When it comes to the machine parameters, metal additive systems are very difficult to gauge. Let’s say that you have two production batches, both of which have parts with the same volume. In metal AM, these two production runs can have wildly different build rates due to the fact that standard machine parameters simply cannot be ideal for both of these geometries. Of course, in serial production a project manager can spend hours tweaking the parameters, simulating the difference and seeing how much time has been shaved off of the production. This, however, is subjective, does not transparently demonstrate to the organization how much the job can still be optimized, and is extremely time consuming. With the predictive performance algorithms in Uptimo, this is done rapidly and shows the user how much time there is to save on every individual build, before the project manager ever begins to attempt parameter optimizations.
When the build is finally complete, it is important to assess how much of the production batch resulted in successful parts. After all, if we maintain high uptimes, shave off all the time from the parameters that are used, but then have 50% of the parts be rejected, we might as well have had more time to prepare the machine and run the parameters less efficiently but ensure that all of the product coming out meets customer requirements. These failures can be classified according to delaminated supports, part cracking, fault lines, missing powder, or any other customized metric that the customer deems necessary.
When quantifying wastes, Uptimo assesses the Planning, Parameters and Parts metrics and analyzes this data according to the nominal values of how long it should take to prepare the machine, how efficiently can the parameters run and what percentage of parts (or volume of parts) came out successful. This is then prioritized according to the actual hours lost in each step over the course of a project, a week, a month or any other timeframe.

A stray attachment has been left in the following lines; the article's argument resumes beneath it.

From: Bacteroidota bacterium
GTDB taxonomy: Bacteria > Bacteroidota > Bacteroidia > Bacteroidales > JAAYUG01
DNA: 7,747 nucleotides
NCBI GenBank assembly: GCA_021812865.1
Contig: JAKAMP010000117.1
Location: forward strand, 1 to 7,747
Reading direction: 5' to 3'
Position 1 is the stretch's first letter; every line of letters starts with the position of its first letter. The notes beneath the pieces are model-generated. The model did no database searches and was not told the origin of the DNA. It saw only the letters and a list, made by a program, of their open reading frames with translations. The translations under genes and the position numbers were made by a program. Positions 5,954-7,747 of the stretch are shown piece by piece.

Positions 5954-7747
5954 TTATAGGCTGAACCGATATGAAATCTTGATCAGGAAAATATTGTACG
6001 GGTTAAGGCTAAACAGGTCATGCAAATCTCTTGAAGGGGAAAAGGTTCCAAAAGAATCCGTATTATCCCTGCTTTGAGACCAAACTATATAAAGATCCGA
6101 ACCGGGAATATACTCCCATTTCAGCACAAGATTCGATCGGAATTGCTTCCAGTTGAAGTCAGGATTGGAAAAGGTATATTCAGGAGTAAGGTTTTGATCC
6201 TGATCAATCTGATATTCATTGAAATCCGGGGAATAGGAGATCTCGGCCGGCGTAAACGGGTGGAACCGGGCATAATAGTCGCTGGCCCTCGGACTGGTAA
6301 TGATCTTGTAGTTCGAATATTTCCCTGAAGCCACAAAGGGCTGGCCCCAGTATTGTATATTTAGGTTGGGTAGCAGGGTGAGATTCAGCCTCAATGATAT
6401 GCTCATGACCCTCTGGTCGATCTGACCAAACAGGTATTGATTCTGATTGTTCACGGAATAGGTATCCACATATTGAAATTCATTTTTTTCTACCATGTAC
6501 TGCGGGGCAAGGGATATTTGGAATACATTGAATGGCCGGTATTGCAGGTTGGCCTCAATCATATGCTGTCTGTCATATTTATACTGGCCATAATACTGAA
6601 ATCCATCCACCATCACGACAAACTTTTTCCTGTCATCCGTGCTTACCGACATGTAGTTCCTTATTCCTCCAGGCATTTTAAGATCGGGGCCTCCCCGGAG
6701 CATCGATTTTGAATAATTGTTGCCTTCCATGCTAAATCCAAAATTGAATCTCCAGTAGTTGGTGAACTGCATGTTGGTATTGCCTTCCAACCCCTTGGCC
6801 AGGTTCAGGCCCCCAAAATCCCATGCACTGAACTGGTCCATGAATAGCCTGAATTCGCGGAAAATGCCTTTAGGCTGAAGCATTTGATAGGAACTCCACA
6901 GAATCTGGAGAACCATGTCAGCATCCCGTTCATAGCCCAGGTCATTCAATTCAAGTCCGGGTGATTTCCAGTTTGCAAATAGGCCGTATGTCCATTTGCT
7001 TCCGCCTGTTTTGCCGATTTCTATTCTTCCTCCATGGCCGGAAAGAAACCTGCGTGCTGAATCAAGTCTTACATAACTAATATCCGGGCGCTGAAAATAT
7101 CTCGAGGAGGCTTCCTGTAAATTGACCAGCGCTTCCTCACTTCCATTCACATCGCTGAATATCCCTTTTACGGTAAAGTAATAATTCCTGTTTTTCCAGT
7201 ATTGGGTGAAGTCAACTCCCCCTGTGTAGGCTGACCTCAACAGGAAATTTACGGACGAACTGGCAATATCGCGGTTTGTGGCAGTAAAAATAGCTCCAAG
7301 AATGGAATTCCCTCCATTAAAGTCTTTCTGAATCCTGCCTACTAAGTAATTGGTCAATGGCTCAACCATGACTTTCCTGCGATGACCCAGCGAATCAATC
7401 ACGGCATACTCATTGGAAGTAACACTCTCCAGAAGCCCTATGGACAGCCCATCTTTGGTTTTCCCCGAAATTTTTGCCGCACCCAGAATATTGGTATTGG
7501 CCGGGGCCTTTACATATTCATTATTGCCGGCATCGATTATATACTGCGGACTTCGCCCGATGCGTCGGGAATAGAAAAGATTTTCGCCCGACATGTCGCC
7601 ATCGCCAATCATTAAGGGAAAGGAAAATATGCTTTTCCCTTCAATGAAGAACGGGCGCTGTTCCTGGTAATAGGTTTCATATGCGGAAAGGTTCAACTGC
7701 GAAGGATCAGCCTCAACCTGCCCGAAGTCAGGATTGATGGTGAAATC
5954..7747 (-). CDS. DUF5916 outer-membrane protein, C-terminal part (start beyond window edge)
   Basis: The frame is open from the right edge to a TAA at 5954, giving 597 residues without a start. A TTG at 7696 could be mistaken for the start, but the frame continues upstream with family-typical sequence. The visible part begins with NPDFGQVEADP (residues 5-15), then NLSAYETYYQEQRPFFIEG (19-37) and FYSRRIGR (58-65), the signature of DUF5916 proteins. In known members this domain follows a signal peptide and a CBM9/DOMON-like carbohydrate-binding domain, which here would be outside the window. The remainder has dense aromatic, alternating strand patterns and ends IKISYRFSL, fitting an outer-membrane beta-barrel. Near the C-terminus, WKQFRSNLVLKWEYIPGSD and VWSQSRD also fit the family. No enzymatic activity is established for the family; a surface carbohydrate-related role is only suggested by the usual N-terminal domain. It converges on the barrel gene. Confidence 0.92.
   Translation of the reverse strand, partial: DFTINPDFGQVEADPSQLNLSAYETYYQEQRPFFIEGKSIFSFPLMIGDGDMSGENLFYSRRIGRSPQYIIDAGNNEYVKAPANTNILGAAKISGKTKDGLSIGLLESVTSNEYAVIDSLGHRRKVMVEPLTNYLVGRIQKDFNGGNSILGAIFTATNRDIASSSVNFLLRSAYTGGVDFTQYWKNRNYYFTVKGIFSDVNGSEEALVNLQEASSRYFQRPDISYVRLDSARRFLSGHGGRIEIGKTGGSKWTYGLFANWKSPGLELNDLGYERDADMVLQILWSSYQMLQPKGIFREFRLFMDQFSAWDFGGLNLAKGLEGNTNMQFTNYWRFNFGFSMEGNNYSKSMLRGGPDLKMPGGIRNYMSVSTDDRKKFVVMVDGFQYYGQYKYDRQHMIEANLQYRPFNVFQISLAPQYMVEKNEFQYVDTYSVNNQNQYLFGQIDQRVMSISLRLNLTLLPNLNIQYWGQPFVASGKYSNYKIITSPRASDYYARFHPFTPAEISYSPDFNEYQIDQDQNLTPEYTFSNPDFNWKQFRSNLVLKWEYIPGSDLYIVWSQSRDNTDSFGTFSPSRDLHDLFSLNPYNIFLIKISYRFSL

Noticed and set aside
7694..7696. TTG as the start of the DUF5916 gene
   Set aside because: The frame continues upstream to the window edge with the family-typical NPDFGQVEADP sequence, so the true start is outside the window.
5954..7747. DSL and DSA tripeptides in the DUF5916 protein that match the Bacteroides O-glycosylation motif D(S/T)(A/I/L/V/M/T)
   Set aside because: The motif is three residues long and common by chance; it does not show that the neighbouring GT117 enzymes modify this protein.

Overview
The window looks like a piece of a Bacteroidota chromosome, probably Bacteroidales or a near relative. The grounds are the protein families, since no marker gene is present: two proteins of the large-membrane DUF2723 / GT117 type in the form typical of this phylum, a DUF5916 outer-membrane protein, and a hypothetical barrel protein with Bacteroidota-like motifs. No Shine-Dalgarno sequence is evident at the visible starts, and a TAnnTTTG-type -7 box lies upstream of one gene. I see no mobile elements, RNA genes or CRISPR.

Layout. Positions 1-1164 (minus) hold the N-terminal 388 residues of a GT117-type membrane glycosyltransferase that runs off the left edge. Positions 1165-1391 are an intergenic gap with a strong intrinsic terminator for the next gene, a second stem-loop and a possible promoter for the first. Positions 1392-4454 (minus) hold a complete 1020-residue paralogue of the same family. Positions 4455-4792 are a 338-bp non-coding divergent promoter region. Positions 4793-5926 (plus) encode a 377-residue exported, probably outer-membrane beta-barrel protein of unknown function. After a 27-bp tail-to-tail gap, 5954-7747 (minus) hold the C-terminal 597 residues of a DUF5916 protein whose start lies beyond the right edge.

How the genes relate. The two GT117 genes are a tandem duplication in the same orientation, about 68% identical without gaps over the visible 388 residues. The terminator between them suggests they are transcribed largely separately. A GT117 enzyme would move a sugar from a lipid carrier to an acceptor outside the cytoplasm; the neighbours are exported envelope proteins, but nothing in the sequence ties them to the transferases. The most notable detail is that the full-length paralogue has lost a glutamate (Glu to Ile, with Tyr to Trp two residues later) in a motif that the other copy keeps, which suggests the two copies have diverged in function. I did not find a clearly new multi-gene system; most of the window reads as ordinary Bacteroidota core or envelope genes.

What is unique about metal AM as well as Uptimo is that these wastes can then be categorized according to different classes of materials, machines, project types, types of parts, etc. This, is where the true power of utilizing Uptimo with your training needs occurs; if, for example, all of the Titanium projects in production constantly have significant breakdown wastes, then it is an indicator that the corresponding project manager is missing the right tools when it comes to how to utilize Titanium, how to design for the material, or the corresponding parameters that need to be utilized. This can be easily solved by dedicating time to enable him with new knowledge and trainings to broaden his material-process understanding in that area.
If, on the other hand, the entire project management team is continuously using parameters that result in a parameter efficiency of 60%, then they require more hands-on and theoretical support on how to exploit the parameter editor features of metal AM.
Alternatively, suppose that Bob and John are both using Inconel for production, and Bob is constantly outperforming John when it comes to the efficiency of his builds and the success of the parts coming out? Once the production manager looks into Uptimo and notices these differences, he should have these two team members support each other and ensure that good knowledge transfer is happening between them on a regular basis. Their progress can then be tracked over time in their individual KPIs.
All of this data is available in Uptimo and it is very easy to analyze and customize. The software is free to try and, as we discussed with the customer who mentioned that they don’t have the capacity or money to go ahead with this until they set up their operations, our question back to them was simple: “can you afford not to do this right now?”